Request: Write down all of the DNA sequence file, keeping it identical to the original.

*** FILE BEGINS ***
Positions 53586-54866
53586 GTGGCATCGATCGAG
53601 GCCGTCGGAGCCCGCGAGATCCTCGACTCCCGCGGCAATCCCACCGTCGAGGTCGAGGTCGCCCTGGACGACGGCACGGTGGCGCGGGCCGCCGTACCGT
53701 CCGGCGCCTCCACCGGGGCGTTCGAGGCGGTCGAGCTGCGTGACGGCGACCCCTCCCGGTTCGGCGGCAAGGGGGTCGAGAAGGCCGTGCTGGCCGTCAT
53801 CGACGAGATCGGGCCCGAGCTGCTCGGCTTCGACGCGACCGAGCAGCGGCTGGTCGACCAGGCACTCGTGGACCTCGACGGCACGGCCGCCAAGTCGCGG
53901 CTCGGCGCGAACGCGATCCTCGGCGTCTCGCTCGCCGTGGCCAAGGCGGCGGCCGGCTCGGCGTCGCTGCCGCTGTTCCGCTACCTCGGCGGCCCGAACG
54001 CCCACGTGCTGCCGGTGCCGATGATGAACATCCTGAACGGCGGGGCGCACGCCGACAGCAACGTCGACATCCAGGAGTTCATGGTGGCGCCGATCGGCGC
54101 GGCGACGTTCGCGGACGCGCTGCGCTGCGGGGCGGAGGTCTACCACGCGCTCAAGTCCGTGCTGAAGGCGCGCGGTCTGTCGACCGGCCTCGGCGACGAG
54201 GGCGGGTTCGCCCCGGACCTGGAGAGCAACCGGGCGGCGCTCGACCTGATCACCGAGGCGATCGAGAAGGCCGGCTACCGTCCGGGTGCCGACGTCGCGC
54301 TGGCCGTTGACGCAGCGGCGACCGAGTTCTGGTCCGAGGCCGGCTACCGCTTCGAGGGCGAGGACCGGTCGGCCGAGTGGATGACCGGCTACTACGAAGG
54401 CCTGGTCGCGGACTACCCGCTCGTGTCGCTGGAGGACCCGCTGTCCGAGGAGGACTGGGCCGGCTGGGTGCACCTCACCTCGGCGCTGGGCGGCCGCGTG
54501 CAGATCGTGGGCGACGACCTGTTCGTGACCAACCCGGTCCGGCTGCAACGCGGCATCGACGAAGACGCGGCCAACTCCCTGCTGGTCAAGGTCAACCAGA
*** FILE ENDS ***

Positions 53586-54866
53586 GTGGCATCGATCGAG
53601 GCCGTCGGAGCCCGCGAGATCCTCGACTCCCGCGGCAATCCCACCGTCGAGGTCGAGGTCGCCCTGGACGACGGCACGGTGGCGCGGGCCGCCGTACCGT
53701 CCGGCGCCTCCACCGGGGCGTTCGAGGCGGTCGAGCTGCGTGACGGCGACCCCTCCCGGTTCGGCGGCAAGGGGGTCGAGAAGGCCGTGCTGGCCGTCAT
53801 CGACGAGATCGGGCCCGAGCTGCTCGGCTTCGACGCGACCGAGCAGCGGCTGGTCGACCAGGCACTCGTGGACCTCGACGGCACGGCCGCCAAGTCGCGG
53901 CTCGGCGCGAACGCGATCCTCGGCGTCTCGCTCGCCGTGGCCAAGGCGGCGGCCGGCTCGGCGTCGCTGCCGCTGTTCCGCTACCTCGGCGGCCCGAACG
54001 CCCACGTGCTGCCGGTGCCGATGATGAACATCCTGAACGGCGGGGCGCACGCCGACAGCAACGTCGACATCCAGGAGTTCATGGTGGCGCCGATCGGCGC
54101 GGCGACGTTCGCGGACGCGCTGCGCTGCGGGGCGGAGGTCTACCACGCGCTCAAGTCCGTGCTGAAGGCGCGCGGTCTGTCGACCGGCCTCGGCGACGAG
54201 GGCGGGTTCGCCCCGGACCTGGAGAGCAACCGGGCGGCGCTCGACCTGATCACCGAGGCGATCGAGAAGGCCGGCTACCGTCCGGGTGCCGACGTCGCGC
54301 TGGCCGTTGACGCAGCGGCGACCGAGTTCTGGTCCGAGGCCGGCTACCGCTTCGAGGGCGAGGACCGGTCGGCCGAGTGGATGACCGGCTACTACGAAGG
54401 CCTGGTCGCGGACTACCCGCTCGTGTCGCTGGAGGACCCGCTGTCCGAGGAGGACTGGGCCGGCTGGGTGCACCTCACCTCGGCGCTGGGCGGCCGCGTG
54501 CAGATCGTGGGCGACGACCTGTTCGTGACCAACCCGGTCCGGCTGCAACGCGGCATCGACGAAGACGCGGCCAACTCCCTGCTGGTCAAGGTCAACCAGA